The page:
Last week, the Senate Judiciary Committee held hearings on President Joe Biden’s nomination of D.C. Circuit Court of Appeals Judge Ketanji Brown Jackson to the U.S. Supreme Court. As with other recent Democratic nominees to the Supreme Court, Jackson sought to quell concerns that she would work to undermine or undo the Court’s landmark Second Amendment rulings in District of Columbia v. Heller and McDonald v. Chicago. Gun owners, having been misled by a past Supreme Court nominee, should put little faith in Jackson’s statements.
Understanding the important role the Second Amendment plays in American society, senators sought to gauge Jackson’s position on the topic.
On day 3 of the Jackson hearings, Sen. John Cornyn (R-Texas) had the following exchange with the nominee.
Sen. Cornyn: Are you familiar with the Supreme Court’s decision in the Heller case?
Judge Jackson: I am.
Sen. Cornyn: That was a decision by the Supreme Court that recognized the individual right to keep and bear arms under the Second Amendment. Correct?
Judge Jackson: Yes.
Sen. Cornyn: Is that a precedent of the Court?
Judge Jackson: It is.
Sen. Cornyn: And you would respect that precedent?
Judge Jackson: Yes senator, all precedents of the Supreme Court have to be respected.
Sen. Cornyn: It is equivalent in terms of its precedence to Roe v. Wade? Or, would you evaluate it differently?
Judge Jackson: I’m not aware of any ranking or grading of precedence. All precedents of the Supreme Court are entitled to respect on an equal basis.
That same day, Sen. Marsha Blackburn (R-Tenn.) attempted to probe Jackson’s position on the Second Amendment in the following interchange.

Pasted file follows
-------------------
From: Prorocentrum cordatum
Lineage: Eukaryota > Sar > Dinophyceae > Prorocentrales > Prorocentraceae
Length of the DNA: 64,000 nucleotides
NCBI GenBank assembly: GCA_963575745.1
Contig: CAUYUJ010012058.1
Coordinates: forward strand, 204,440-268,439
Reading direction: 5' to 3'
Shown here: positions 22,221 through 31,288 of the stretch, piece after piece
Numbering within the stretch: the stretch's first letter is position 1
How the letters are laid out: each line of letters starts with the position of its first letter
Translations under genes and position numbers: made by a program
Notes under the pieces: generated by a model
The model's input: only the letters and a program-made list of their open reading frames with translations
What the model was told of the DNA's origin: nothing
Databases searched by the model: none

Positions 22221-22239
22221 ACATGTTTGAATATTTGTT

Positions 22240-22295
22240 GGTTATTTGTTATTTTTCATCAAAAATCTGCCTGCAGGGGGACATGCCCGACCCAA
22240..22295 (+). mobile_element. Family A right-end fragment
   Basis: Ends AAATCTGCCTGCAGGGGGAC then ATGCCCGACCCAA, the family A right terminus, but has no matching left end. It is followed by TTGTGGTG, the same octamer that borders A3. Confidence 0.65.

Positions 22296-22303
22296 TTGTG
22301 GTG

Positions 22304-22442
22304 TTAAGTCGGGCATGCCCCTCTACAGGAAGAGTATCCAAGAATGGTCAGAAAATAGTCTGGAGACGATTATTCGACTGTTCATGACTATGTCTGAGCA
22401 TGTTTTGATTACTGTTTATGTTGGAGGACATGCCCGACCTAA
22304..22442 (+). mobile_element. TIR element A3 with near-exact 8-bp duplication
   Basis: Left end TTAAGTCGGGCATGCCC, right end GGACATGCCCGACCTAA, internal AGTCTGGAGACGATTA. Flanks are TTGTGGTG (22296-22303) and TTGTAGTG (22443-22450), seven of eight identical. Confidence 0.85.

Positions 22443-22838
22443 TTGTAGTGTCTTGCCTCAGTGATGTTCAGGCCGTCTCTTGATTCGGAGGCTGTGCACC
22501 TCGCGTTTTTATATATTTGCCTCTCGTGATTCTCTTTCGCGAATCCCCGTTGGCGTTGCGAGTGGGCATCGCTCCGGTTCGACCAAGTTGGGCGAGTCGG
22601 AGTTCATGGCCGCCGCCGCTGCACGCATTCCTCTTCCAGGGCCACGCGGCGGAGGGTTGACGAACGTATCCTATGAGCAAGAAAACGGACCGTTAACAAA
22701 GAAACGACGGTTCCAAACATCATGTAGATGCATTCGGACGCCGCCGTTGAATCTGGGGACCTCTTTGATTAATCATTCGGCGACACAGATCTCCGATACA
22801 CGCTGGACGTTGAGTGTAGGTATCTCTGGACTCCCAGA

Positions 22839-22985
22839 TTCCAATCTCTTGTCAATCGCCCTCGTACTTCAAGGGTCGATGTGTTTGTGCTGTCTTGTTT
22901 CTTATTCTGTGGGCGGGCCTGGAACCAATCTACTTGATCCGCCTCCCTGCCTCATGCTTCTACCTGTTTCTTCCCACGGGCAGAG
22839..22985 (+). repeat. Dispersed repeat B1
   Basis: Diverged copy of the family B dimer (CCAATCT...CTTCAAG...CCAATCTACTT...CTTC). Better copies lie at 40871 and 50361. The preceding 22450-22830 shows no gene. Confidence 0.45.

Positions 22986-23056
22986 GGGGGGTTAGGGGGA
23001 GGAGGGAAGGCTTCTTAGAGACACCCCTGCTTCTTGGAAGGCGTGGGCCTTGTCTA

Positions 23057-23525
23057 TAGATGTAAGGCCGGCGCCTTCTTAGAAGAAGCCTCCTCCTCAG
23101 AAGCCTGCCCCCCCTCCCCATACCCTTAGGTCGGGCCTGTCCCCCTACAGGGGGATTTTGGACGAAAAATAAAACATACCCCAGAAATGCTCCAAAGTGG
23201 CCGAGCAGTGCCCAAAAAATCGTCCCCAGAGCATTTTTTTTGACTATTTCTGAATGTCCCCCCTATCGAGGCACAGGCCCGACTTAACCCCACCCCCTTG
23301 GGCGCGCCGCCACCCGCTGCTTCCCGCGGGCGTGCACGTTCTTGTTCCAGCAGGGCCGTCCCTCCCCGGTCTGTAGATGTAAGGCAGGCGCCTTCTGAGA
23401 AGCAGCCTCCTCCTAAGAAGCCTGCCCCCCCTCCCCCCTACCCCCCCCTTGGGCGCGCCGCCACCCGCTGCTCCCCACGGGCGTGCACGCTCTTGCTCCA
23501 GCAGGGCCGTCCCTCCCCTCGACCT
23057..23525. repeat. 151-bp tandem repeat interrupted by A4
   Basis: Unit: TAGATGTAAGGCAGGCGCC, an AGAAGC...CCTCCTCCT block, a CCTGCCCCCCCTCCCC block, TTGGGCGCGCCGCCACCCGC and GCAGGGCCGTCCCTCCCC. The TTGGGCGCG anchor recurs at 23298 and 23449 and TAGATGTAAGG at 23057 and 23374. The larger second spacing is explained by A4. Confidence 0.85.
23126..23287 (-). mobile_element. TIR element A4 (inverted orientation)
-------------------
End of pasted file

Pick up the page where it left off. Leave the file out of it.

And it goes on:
Sen. Blackburn: Very quickly, walk me through what current Supreme Court precedent says about the Second Amendment.
Judge Jackson: Thank you, senator. Current Supreme Court precedent says that under the Second Amendment there is an individual, fundamental right to keep and bear arms in the home and the opinion focuses on those –
Sen. Blackburn: You agree it is an individual right not only reserved to militias. Because there are some that keep trying to say that it’s only reserved to militias. But if my memory is correct, you base this on District of Columbia v. Heller.
Judge Jackson: Yes ma’am. The Supreme Court has established it is an individual right.
Sen. Blackburn went on to ask the nominee about whether discretionary gun licensing is permissible under the Second Amendment. Jackson declined to answer the question in light of the ongoing NRA-supported New York State Rifle & Pistol Association v. Bruen Supreme Court case concerning New York state’s may-issue carry licensing regime.
There’s good reason for Jackson to at the very least pay lip service to the individual right to keep and bear arms. Supreme Court nominations are a political process and the political support for the correct, individual right, interpretation of the Second Amendment isn’t in doubt.
A February 2008 USA Today/Gallup poll conducted prior to the Heller decision, asked those surveyed, “Do you believe the Second Amendment to the U.S. Constitution guarantees the rights of Americans to own guns, or do you believe it only guarantees members of state militias such as National Guard units the right to own guns?” The response was unambiguous; 73-percent responded that the Second Amendment guarantees the rights of Americans to own guns, while a mere 20-percent limited that right to state militia members.
A Quinnipiac University poll conducted shortly after the Heller decision, in July 2008, mirrored these results. This poll asked respondents, “Would you support or oppose amending the United States Constitution to ban individual gun ownership?” 78-percent opposed such a measure, while only 17-percent were found to be in favor.